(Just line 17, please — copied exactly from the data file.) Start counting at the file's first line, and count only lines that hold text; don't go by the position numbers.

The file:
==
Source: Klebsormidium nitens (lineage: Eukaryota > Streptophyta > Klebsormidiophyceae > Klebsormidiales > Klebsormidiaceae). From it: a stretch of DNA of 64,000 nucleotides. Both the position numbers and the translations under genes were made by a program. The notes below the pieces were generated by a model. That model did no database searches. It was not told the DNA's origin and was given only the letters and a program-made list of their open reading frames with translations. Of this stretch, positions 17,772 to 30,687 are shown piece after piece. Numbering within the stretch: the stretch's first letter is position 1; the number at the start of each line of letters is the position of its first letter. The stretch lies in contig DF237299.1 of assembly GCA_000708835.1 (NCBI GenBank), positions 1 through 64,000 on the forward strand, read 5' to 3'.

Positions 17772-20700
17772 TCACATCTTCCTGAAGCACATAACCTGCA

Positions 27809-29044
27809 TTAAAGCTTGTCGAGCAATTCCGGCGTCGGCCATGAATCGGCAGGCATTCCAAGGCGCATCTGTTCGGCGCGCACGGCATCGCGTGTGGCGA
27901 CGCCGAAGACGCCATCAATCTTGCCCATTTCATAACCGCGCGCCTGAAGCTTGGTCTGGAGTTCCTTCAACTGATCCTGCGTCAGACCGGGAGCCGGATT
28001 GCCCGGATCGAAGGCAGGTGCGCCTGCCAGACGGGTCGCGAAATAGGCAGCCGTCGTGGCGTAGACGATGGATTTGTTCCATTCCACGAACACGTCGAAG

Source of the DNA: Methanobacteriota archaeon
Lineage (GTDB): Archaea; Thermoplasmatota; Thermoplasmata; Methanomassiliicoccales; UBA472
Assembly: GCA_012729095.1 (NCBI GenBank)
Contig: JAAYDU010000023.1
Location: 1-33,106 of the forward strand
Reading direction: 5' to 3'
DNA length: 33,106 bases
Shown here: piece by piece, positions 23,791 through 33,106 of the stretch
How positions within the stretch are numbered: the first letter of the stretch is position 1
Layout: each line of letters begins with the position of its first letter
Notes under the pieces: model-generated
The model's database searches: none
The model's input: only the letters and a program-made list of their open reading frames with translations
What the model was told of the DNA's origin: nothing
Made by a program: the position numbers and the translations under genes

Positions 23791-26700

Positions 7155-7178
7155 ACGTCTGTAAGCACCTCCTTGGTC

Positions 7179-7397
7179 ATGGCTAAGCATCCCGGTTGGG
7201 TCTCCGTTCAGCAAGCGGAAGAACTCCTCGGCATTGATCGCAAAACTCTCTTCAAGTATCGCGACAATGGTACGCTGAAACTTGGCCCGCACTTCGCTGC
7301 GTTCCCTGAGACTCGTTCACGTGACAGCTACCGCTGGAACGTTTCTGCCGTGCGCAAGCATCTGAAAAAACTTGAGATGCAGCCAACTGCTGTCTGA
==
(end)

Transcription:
Layout: each line of letters begins with the position of its first letter